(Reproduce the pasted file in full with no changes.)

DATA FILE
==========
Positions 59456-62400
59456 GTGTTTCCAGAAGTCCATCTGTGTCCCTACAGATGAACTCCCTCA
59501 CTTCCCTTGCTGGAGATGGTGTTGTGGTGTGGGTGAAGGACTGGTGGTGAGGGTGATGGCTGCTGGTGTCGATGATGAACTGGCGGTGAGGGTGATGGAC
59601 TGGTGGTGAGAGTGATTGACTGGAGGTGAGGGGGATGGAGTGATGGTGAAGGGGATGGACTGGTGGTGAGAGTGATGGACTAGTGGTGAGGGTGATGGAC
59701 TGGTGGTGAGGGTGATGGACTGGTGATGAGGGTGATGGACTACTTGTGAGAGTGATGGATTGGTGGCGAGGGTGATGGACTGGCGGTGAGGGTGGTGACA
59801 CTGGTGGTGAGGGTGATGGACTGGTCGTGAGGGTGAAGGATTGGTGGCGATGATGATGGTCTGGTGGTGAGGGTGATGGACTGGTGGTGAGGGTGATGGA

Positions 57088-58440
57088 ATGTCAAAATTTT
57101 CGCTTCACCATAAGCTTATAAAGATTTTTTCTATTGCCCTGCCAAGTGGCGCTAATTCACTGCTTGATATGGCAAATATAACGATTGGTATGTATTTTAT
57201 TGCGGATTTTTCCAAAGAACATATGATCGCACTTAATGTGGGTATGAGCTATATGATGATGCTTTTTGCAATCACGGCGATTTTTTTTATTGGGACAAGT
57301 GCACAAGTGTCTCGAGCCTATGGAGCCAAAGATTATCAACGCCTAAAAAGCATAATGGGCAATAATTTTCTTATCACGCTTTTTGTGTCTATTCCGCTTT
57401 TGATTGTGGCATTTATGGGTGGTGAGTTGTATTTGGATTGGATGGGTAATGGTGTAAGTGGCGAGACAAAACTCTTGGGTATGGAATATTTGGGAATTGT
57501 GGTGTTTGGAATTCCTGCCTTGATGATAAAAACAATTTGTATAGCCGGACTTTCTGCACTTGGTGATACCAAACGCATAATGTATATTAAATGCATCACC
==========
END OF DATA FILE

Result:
Positions 59456-62400
59456 GTGTTTCCAGAAGTCCATCTGTGTCCCTACAGATGAACTCCCTCA
59501 CTTCCCTTGCTGGAGATGGTGTTGTGGTGTGGGTGAAGGACTGGTGGTGAGGGTGATGGCTGCTGGTGTCGATGATGAACTGGCGGTGAGGGTGATGGAC
59601 TGGTGGTGAGAGTGATTGACTGGAGGTGAGGGGGATGGAGTGATGGTGAAGGGGATGGACTGGTGGTGAGAGTGATGGACTAGTGGTGAGGGTGATGGAC
59701 TGGTGGTGAGGGTGATGGACTGGTGATGAGGGTGATGGACTACTTGTGAGAGTGATGGATTGGTGGCGAGGGTGATGGACTGGCGGTGAGGGTGGTGACA
59801 CTGGTGGTGAGGGTGATGGACTGGTCGTGAGGGTGAAGGATTGGTGGCGATGATGATGGTCTGGTGGTGAGGGTGATGGACTGGTGGTGAGGGTGATGGA

Positions 57088-58440
57088 ATGTCAAAATTTT
57101 CGCTTCACCATAAGCTTATAAAGATTTTTTCTATTGCCCTGCCAAGTGGCGCTAATTCACTGCTTGATATGGCAAATATAACGATTGGTATGTATTTTAT
57201 TGCGGATTTTTCCAAAGAACATATGATCGCACTTAATGTGGGTATGAGCTATATGATGATGCTTTTTGCAATCACGGCGATTTTTTTTATTGGGACAAGT
57301 GCACAAGTGTCTCGAGCCTATGGAGCCAAAGATTATCAACGCCTAAAAAGCATAATGGGCAATAATTTTCTTATCACGCTTTTTGTGTCTATTCCGCTTT
57401 TGATTGTGGCATTTATGGGTGGTGAGTTGTATTTGGATTGGATGGGTAATGGTGTAAGTGGCGAGACAAAACTCTTGGGTATGGAATATTTGGGAATTGT
57501 GGTGTTTGGAATTCCTGCCTTGATGATAAAAACAATTTGTATAGCCGGACTTTCTGCACTTGGTGATACCAAACGCATAATGTATATTAAATGCATCACC